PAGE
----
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Most inhalants are common household products that give off mind-altering chemical fumes when sniffed.  Common inhalants include:  paint thinner, fingernail polish remover, glues, gasoline, cigarette lighter fluid, nitrous oxide, and fluorinated hydrocarbons found in aerosols.  

The chemical structures of these inhalants are diverse which makes it difficult to make generalizations about their effects.  They can change brain chemistry and permanent damage to the brain and central nervous system.  Inhalant users are at risk for Sudden Sniffing Death (SSD), which can occur when the inhaled fumes take the place of oxygen in the lungs and central nervous system.  Basically, the inhalant user suffocates.

Because inhalants enter the bloodstream quickly and are distributed throughout the brain and body, they have direct effects on the central and peripheral nervous systems.  Brain-imaging techniques (magnetic resonance imaging or MRI) have shown marked structural changes in the brains of chronic inhaling abusers.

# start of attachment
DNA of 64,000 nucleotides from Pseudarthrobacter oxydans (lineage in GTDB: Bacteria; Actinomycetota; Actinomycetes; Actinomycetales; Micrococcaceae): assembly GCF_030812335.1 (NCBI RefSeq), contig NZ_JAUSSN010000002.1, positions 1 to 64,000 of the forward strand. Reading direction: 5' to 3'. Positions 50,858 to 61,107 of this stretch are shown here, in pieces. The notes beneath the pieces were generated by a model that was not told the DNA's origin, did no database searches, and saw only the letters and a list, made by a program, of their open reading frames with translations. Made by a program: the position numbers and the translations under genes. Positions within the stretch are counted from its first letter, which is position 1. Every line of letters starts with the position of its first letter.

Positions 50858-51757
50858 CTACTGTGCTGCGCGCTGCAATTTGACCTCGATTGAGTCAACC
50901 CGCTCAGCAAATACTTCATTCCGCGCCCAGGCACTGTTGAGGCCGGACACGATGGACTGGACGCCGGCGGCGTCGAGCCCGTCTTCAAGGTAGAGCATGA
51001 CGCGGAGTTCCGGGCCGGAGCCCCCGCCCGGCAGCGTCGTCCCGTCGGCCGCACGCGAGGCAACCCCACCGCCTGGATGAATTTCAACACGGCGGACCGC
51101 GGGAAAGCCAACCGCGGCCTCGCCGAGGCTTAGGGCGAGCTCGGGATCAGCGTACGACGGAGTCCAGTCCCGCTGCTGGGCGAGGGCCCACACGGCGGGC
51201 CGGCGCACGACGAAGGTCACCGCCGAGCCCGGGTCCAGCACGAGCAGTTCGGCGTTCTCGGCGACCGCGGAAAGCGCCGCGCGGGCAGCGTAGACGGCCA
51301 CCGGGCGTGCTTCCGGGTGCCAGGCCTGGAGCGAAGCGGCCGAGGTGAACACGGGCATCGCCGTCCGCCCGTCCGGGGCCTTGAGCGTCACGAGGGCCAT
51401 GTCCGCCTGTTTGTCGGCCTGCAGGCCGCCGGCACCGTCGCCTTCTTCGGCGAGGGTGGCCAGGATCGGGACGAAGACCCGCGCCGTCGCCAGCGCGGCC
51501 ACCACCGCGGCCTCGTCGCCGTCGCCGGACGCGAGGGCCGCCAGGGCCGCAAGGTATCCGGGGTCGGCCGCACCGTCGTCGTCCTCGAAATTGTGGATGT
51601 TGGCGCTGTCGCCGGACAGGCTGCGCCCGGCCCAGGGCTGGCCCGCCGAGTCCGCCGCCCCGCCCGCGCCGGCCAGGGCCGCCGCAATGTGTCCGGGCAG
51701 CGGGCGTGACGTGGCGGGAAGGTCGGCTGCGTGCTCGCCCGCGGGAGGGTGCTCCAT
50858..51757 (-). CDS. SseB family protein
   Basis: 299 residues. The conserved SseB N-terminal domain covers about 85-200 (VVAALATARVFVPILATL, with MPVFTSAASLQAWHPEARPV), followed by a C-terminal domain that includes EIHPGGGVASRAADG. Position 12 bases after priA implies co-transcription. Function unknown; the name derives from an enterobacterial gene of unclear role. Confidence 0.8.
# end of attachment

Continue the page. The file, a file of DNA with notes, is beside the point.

These include a reduction in size of parts of the brain including the cerebral cortex, cerebellum and brainstem.  These changes cause neurological and behavioral symptoms such as cognitive and movement difficulties. 

When they enter the body, inhalants are particularly attracted to fatty tissues such as myelin, which insulates and protects axons and helps speed up nerve conduction.  Inhalant can destroy myelin which interferes with the flow of messages from one nerve to another.  When myelin is destroyed, the axons themselves can also degenerate.

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